The Book of Voices

Biblical Microfictions by Joseph Zitt


(Context: Leviticus 10:1)

“Strange fire”… and so my sons have died. And so I sit in silence, and so I mourn. I have always been the quiet one.

I leave it to my sister to exclaim and to dance; I leave it to my brother to lead; I only serve. When I speak, the voice is mine, but the words are the words of my brother; when I give blessing, I echo the texts of the Lord.

“Strange fire”… I had always raised my sons to be righteous, to be good, to make each action more true than it easily might have been, to make each moment more sacred than the one before. I raised them to examine, to devour, to dissect and reinvent each particle of the law that my brother wrote, each breath of wisdom whispered by the breezes that swept past those eloquent tablets of stone.

They knew that God’s love increases when people reflect it with love for him. They knew that we enhance and confirm God’s sabbath by resting with him on the seventh day. So when they saw the fire descend from heaven, consuming the bull, the calf, and the lamb, they rushed to the altar with fire of their own to expand and combine with the fire of the Lord.

And it did expand, and it did combine, and then it engulfed my sons and burnt them as it burnt the offerings. Then the fire returned to heaven, and all that was left was ash, the ash of their bodies and the cries of their mother. And the wind returned from the north and drowned the cries in the howls of the ringing stones, and it mixed their ashes with the sand that covered our resting place, removing from them the promise of ever reaching the land of our dreams, making them forever a part of this now-cursed land.

And I held my peace. Yes, let history read that I held my peace. For that is my lot: I am the quiet one, the one in the middle, loving peace and pursuing peace.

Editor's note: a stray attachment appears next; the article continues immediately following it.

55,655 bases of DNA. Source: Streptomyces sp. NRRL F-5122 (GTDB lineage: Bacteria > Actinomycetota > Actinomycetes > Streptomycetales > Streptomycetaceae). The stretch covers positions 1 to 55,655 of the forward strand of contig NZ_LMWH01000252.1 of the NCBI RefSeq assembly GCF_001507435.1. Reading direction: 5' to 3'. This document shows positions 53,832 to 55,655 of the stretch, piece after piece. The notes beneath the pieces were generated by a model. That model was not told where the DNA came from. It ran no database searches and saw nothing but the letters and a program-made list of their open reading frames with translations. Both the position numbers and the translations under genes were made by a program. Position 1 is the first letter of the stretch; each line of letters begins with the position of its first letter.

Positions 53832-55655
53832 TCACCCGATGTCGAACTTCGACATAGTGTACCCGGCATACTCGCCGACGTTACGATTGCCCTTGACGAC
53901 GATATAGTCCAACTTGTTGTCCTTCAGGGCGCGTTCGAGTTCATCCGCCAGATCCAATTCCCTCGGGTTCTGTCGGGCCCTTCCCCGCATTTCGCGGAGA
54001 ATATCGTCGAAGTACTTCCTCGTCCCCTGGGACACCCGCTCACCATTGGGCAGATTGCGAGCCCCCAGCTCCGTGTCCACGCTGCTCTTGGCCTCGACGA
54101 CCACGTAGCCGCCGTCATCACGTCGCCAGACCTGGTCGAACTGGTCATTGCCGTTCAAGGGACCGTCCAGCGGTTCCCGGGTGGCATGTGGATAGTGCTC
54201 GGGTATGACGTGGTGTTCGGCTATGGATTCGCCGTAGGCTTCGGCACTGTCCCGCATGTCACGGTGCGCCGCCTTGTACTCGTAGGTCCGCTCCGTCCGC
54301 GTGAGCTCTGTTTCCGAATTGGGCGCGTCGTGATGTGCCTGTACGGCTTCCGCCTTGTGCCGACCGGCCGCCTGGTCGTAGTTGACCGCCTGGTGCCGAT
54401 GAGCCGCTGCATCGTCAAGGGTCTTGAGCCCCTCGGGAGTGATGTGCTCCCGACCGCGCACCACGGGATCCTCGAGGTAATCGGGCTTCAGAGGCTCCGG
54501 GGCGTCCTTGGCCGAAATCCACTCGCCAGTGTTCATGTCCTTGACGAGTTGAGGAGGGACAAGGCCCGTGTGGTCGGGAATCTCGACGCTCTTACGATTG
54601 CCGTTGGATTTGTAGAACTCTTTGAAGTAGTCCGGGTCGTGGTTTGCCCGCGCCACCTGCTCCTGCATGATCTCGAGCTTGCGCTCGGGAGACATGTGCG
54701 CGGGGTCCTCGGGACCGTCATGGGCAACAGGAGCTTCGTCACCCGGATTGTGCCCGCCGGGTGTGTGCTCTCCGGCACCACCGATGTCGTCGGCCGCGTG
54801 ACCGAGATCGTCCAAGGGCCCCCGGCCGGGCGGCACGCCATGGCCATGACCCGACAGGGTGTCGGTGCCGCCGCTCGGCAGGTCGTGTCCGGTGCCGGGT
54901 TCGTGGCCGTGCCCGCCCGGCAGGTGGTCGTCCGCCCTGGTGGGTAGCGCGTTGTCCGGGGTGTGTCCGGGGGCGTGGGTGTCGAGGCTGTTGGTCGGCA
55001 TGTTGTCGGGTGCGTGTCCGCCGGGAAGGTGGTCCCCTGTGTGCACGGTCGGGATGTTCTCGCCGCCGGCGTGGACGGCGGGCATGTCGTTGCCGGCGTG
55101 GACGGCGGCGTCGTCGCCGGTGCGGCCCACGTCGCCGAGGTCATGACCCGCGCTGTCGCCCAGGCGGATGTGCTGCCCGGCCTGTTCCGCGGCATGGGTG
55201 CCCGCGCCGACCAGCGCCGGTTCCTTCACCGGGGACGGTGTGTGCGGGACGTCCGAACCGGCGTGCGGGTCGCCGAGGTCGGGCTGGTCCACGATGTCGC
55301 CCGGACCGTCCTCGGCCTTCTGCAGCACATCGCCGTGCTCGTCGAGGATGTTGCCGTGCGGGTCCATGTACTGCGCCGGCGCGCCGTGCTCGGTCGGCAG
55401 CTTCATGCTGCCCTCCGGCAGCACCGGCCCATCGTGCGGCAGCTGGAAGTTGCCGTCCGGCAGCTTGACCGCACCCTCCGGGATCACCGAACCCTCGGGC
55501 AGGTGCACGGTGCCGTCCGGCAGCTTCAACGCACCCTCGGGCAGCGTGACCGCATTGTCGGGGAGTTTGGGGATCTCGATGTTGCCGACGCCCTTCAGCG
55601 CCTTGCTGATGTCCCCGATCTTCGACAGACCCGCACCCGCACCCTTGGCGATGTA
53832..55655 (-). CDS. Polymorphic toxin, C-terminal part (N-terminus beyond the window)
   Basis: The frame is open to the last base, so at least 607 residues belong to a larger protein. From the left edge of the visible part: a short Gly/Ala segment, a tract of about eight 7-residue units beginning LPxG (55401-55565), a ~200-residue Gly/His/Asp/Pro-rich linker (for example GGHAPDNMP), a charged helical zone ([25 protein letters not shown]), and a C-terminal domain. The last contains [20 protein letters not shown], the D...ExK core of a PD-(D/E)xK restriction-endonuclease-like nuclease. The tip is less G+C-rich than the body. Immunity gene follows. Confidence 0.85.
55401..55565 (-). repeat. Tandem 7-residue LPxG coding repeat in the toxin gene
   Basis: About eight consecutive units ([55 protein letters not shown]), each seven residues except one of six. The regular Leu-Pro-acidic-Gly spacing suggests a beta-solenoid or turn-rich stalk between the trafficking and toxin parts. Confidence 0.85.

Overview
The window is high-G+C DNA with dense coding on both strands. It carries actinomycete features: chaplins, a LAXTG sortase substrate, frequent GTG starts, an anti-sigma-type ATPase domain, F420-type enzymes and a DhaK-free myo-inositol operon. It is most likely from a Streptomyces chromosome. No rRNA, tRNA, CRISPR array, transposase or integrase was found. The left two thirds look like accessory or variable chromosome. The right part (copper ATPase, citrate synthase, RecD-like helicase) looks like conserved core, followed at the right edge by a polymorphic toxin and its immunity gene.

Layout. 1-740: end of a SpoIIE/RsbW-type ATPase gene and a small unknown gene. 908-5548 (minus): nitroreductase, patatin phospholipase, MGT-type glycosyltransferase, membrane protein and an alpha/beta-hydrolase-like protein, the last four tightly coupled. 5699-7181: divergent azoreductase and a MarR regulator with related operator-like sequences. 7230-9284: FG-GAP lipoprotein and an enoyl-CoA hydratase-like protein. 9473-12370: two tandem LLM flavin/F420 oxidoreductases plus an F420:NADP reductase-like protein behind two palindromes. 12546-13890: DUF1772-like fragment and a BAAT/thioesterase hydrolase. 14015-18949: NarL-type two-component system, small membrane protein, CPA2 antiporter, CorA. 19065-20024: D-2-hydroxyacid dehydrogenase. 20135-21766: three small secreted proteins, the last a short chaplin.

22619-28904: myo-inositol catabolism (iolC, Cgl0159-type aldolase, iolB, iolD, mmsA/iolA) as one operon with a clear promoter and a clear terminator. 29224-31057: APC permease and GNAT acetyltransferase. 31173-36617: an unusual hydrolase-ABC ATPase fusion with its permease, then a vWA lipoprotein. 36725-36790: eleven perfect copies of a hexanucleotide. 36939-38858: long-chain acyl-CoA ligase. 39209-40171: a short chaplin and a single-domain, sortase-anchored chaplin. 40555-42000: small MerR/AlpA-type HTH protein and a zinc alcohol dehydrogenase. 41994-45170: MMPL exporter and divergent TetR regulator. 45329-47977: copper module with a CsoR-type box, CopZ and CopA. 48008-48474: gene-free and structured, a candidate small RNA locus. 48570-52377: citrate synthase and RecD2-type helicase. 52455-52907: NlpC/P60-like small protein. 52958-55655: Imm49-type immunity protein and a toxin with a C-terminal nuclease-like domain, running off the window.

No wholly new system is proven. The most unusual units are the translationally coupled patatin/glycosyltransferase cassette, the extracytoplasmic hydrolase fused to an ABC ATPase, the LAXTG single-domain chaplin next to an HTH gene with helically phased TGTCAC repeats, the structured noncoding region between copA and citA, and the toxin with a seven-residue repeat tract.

But I am listening. I am listening and learning how to speak my own words. And though I will continue to pray, and will continue to love the Lord, I will hold my peace no longer. And on the most sacred of days, in the most sacred of places, as I stand beyond the veil there in the presence of the Lord, a new strange fire will burn within my eyes. And he and he alone will discover what I feel.

(Next: Sihon.)


April 14, 2007 - Posted by | Uncategorized

1 Comment »

  1. I was more familiar with Aaron, of course, than with Moab. As a relatively quiet middle child working in a service industry, and coming from a family that tradition suggests was descended from Aaron, I identify with him somewhat.

    In most of the stories about him, he’s pretty much Moses’s (or sometimes Miriam’s) sidekick. This one stood out as a rare instance where he had to deal with stuff of his own.

    I had remembered that his sons had died for offering “strange fire”, but not what that meant, or any of the details. I also remembered that the Indigo Girls have a song of that name, but not what it was about.

    There’s a long tradition in Judaism of people arguing with God, and even occasionally winning the arguments. I suspect that losing his sons to what must have seemed like a heavenly over-reaction to their over-enthusiasm might have encouraged Aaron to finally speak up for himself.

    Comment by bookofvoices | May 4, 2007 | Reply

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